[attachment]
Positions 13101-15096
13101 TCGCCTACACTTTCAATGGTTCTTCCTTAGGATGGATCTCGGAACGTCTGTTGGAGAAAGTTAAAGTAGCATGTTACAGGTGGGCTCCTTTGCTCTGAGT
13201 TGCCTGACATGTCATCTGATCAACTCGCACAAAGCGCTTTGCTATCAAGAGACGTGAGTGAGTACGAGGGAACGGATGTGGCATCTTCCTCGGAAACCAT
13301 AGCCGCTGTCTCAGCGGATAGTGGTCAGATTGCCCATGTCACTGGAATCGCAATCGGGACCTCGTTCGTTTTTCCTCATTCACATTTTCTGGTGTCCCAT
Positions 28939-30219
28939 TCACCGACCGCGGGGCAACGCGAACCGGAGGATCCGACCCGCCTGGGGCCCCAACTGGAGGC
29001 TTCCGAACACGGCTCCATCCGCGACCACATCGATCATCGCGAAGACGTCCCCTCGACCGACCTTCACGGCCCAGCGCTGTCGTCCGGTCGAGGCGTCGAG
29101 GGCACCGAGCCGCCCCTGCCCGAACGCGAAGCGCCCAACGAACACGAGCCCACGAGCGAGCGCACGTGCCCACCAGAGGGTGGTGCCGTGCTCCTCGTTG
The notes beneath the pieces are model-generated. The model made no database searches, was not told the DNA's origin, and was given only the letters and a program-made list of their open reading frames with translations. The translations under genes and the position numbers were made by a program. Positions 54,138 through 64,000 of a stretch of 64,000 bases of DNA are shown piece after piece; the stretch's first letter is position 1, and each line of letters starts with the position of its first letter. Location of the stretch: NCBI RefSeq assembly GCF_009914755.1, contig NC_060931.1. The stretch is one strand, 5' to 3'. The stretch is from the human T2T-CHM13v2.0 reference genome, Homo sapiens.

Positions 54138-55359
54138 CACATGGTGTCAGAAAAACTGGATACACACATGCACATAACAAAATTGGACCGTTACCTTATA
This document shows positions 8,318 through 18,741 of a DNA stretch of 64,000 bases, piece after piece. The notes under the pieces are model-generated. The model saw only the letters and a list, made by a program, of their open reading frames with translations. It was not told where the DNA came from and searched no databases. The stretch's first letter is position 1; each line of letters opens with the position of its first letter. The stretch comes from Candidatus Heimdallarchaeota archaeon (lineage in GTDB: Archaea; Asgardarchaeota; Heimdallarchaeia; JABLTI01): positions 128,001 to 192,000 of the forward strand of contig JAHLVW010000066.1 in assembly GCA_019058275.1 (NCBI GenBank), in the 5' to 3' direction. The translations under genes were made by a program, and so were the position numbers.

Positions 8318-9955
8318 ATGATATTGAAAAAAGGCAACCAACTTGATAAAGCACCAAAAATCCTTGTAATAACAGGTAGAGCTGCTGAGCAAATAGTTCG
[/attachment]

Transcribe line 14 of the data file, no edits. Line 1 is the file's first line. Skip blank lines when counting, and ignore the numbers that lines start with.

8318 ATGATATTGAAAAAAGGCAACCAACTTGATAAAGCACCAAAAATCCTTGTAATAACAGGTAGAGCTGCTGAGCAAATAGTTCG